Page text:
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The Truth Is (Still) Out There In 'UFO Capital' Roswell, New Mexico

A mural in Roswell, N.M., displays the town slogan. A mysterious aircraft crash in 1947 led to the local legend of visitors from another planet.
A mural in Roswell, N.M., displays the town slogan. A mysterious aircraft crash in 1947 led to the local legend of visitors from another planet.

Two big green aliens greet customers at the Dunkin Donuts drive-though, and down the street, silver E.T. sculptures sit outside a flying saucer-shaped McDonald's. Welcome to Roswell, N.M., the "UFO capital of the world" — site of a 1947 mysterious aircraft rash and alleged government cover-up.

Sci-fi enthusiasts, ufologists and conspiracy theorists have been eagerly awaiting a government report, due this month, detailing a Department of Defense investigation into Unexplained Aerial Phenomena.

Any hopes that the report would confirm alien visitors to our atmosphere have been dashed, according to reporting by The New York Times and confirmed by NPR through a U.S. senior official. Even so, ET-centric businesses in Roswell hope interest in the new report will lead to a boost in tourism.

An alien diorama on display at the International UFO Museum and Research Center, where visitation is up 20% from 2019
Kirk Siegler / NPR
An alien diorama on display at the International UFO Museum and Research Center, where visitation is up 20% from 2019

At the International UFO Museum and Research Center, visits are already up 20% from 2019. Some of that is because of last year's closures due to COVID-19, but belief in UFOs has skyrocketed in recent years.

"If you go back in time and if you brought up the idea of UFOs or aliens, people didn't want to talk about it. They thought you were looney, but these days it has changed," says Frank Kimbler, who excavated some of the artifacts on display from the 1947 crash site. He had hoped the new report would admit the existence of ETs and lead to an era of positive exploration — as outlined in the TV series Star Trek.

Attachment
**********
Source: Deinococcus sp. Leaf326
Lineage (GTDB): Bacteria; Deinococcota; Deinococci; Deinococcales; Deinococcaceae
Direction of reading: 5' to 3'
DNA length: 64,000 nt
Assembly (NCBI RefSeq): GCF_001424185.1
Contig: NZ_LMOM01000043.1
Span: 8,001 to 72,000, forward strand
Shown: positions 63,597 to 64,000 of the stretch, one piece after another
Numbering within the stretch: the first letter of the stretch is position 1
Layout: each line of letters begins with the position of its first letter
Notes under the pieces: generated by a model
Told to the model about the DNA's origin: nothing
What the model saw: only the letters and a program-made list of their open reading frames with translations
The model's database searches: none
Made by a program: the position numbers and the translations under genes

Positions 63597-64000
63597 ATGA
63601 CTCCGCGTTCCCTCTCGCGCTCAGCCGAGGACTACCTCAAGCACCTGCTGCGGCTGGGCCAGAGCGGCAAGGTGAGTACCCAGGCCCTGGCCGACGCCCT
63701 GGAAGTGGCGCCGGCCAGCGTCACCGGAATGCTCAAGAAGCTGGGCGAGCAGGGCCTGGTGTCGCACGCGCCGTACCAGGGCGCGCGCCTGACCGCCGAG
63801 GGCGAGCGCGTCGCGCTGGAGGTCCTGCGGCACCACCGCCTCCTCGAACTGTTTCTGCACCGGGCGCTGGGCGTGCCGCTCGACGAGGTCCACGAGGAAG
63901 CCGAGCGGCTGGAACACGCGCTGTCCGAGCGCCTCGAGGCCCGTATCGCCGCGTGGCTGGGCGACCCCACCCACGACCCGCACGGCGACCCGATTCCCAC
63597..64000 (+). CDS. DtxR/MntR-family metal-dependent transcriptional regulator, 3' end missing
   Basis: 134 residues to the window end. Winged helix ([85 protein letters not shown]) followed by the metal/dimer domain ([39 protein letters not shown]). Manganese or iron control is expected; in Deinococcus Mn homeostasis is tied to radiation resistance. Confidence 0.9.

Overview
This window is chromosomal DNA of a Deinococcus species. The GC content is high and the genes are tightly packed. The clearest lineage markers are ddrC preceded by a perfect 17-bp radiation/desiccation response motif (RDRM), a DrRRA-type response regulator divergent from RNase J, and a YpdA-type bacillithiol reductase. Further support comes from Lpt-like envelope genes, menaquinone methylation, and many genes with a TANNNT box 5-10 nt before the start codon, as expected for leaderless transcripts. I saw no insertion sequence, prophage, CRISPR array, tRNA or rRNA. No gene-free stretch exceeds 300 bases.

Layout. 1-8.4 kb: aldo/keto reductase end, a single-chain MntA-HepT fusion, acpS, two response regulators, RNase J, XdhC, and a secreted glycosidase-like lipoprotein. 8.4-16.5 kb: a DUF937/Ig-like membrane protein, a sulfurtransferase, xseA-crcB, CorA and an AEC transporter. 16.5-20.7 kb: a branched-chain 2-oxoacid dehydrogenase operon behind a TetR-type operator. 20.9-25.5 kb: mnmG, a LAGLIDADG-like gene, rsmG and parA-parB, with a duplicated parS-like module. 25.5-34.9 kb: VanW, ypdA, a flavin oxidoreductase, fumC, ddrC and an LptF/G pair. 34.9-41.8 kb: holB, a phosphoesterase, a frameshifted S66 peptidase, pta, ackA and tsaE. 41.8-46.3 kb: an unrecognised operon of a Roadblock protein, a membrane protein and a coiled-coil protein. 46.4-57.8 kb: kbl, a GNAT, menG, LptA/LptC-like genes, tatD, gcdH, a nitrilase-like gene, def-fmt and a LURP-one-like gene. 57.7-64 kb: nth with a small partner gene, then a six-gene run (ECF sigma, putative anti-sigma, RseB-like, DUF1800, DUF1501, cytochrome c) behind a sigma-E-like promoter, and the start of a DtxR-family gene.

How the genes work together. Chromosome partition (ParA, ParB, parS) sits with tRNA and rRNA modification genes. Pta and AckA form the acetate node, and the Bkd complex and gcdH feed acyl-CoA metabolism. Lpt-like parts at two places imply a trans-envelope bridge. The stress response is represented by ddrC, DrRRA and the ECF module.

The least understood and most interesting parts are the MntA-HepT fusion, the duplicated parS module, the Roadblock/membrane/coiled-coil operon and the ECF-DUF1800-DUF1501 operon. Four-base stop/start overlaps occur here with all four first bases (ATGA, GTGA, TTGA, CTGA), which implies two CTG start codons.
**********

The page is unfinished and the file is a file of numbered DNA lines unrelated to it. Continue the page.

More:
Frank Kimbler is a geology professor and ufologist whose artifacts from the 1947 crash site are on display at the International UFO Museum and Research Center.
Kirk Siegler / NPR
Frank Kimbler is a geology professor and ufologist whose artifacts from the 1947 crash site are on display at the International UFO Museum and Research Center.

Museum visitor and UFO enthusiast Ethan Anderson first got interested in aliens after attending Roswell's annual UFO Festival, and would love to know more about our cosmic neighbors. Still, he doesn't trust the government to share what information it may have with the public.

"If you really have technology that's so great, you shouldn't hide it from people," he says, convinced of a government cover-up of alien tech.

"The government can't admit that there are extraterrestrials, because if they do, that'll open up a whole keg of worms," says Dennis Balthaser, a longtime Roswell UFO tour guide who has spent 35 years researching UFOs. "If they've been lying about this, what else have they been lying about? I just want to know the truth, but this will just be more more excuses."

Balthaser, who turns 80 this year, doesn't believe the truth about aliens will come out in his lifetime, but says at least the report "might generate money for the city."

Depictions of extraterrestrial life abound in Roswell.
Kirk Siegler / NPR
Depictions of extraterrestrial life abound in Roswell.

Tourist Vita Gartung hadn't heard of the report, but has her mind made up no matter what's in it. "I have an alien tattoo," explains Gartung, who is visiting from Kansas. She figures the U.S. government already knows there is other life in our universe — and that life might already be watching us with curiosity.

"If they wanted to take us out they could, but I think we're doing a good job ourselves, so they probably will leave us alone," Gartung says.

Or, just maybe, they'll join human tourists and visit Roswell this summer, too.

Copyright 2021 NPR. To see more, visit https://www.npr.org.